Senator Asks Tweeps How He Should Vote on Gay Marriage

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    NEWSLETTERS

    AP
    Protesters for and against the same-sex marriage bill protest in the halls at the Capitol in Albany, N.Y., Monday, June 20, 2011.

    An undecided New York state senator has turned to Twitter and Facebook to ask social media users if he should cast the deciding vote in favor of legalizing gay marriage.

    Just days after Rep. Anthony Weiner imploded in a sexting scandal, Greg Ball, potentially the crucial 32nd vote necessary to pass same-sex marriage in the state senate, asked his 2,200 Twitter followers and 3,400 Facebook friends: “Opening up the discussion! So, if you were me, how would you vote on gay marriage? Yes or No?”

    “I thought it was better than sending Weiner-like photos,” the first-term New York Republican, who posted the message on Friday, told POLITICO. “I’d done it in the past. I reached out on Facebook and Twitter and asked for input on many issues. It’s a good way to get feedback.”

    On Twitter, the feedback is overwhelmingly in favor of a yes vote on the bill, which has yet to be formally introduced by the state senate’s GOP leadership. On Ball’s Facebook page, where users are generally less anonymous and more tend to be residents of his Hudson Valley district, response is more mixed, with Ball estimating a 50-50 split.

    And in Ball’s district office, he said, calls and letters are running about 60-40 in favor of a no vote.

    In the 62-member GOP-controlled state senate, 29 Democrats and two Republicans have pledged to support the bill. It is seen as not likely that Republican leadership will allow the chamber to vote on the bill if only one more Republican votes yes, thus a scramble is on to secure at least two more GOP votes for the bill, sources told POLITICO Monday.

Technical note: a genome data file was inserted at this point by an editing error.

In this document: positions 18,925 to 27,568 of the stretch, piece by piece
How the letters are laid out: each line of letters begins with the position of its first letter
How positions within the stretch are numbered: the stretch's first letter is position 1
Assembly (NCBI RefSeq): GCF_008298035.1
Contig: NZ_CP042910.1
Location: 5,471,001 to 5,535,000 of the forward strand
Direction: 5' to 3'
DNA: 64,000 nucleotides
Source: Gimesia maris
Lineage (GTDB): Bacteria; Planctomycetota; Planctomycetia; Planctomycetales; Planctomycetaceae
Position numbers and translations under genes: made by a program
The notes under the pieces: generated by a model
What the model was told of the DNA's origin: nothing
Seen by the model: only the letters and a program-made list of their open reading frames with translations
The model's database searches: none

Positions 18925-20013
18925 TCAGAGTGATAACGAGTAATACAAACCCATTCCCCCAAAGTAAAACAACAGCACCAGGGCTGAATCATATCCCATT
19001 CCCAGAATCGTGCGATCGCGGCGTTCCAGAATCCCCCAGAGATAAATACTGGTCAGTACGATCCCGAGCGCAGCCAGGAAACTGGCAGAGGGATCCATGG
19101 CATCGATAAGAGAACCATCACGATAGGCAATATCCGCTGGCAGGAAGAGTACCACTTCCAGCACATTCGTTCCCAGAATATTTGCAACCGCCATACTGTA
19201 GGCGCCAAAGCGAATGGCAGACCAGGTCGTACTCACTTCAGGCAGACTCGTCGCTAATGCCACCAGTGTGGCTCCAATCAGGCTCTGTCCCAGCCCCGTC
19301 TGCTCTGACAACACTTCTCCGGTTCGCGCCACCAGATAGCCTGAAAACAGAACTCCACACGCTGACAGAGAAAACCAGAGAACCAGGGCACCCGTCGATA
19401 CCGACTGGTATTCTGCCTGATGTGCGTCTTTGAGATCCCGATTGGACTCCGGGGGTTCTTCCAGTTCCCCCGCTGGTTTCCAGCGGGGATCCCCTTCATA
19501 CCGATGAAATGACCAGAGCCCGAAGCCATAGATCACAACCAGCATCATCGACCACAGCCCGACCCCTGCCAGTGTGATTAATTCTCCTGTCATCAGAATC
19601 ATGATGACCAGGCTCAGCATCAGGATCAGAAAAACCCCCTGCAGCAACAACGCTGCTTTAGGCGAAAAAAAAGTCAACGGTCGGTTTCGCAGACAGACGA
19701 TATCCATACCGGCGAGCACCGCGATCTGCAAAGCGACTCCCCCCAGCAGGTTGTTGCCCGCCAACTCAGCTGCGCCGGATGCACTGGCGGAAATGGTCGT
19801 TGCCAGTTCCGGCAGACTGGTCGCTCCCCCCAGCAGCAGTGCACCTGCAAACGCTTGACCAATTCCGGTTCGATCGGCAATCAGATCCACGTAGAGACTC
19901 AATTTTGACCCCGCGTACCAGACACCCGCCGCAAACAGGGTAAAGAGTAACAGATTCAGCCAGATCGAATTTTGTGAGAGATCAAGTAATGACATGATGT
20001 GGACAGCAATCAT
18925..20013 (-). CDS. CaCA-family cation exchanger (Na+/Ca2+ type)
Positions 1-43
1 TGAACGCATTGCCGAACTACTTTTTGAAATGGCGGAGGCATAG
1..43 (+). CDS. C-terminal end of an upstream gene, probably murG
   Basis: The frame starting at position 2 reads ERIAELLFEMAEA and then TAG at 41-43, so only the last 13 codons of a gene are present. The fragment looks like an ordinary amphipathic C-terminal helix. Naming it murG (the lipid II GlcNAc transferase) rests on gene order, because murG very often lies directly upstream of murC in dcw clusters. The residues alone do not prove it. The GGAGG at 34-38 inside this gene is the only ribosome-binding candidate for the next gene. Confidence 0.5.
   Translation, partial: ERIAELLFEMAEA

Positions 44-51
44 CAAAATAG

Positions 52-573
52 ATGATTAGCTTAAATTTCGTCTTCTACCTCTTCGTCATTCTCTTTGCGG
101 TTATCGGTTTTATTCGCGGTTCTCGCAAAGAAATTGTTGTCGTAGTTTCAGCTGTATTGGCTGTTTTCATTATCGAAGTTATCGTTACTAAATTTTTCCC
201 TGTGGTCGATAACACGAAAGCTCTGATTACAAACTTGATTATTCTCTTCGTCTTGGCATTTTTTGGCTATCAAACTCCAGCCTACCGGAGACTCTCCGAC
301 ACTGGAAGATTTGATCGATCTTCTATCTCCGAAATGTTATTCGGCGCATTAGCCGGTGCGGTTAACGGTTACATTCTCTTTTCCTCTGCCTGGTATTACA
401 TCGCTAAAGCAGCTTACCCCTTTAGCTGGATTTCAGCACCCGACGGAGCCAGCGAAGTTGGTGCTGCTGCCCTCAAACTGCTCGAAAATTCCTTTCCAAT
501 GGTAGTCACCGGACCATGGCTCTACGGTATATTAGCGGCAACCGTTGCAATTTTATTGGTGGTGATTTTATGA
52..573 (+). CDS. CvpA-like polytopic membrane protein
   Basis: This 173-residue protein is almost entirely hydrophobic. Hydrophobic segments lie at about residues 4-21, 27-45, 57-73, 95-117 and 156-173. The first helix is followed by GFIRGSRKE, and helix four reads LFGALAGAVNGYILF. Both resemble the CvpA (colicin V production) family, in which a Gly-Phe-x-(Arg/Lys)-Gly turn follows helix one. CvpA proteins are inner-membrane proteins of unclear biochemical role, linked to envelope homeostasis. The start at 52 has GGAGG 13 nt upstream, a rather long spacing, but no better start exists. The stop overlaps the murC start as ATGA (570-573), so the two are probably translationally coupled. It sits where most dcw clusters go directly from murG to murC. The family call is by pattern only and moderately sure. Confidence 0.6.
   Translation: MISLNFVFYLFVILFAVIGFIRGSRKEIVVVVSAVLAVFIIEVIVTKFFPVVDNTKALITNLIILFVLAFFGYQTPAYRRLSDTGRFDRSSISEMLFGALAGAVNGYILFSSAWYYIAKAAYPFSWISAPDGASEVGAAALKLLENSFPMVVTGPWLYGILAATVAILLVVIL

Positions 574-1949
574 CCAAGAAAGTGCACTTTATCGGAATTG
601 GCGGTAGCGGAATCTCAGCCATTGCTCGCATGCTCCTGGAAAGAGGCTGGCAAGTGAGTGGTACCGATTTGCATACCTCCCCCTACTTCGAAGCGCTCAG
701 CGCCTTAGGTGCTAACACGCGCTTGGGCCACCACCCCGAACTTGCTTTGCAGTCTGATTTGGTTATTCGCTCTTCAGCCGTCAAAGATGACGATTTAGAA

Ball, one of a handful of Republican state senators whose votes remain in play for Gov. Andrew Cuomo and same-sex marriage advocates, said he would vote against the bill in its current form and is holding out for “strong religious protections.”

    “I have very specific religious protections that I would want to see,” he said. “There may be some who don’t need as clear a protection in the bill. I think at the end of the day, the governor will have to agree to comprehensive religious protections to get this passed.”

    Among the carve-outs Ball is seeking are exemptions for “church-related agencies” to make hiring and benefits decisions based on religious beliefs.

    Ball predicted Cuomo will ultimately agree to the exemptions to see the bill passed. But when Cuomo met Monday with three moderate GOP state senators, Ball was not among them.

    And Cuomo spokesman Josh Vlasto poured water on the idea that the governor will negotiate with Ball.

    “Senator Ball can decide to vote with the conservatives against the bill but his characterization and description of the bill is just plain wrong,” he said. “Senator Ball is entitled to his own politics but not his own facts.”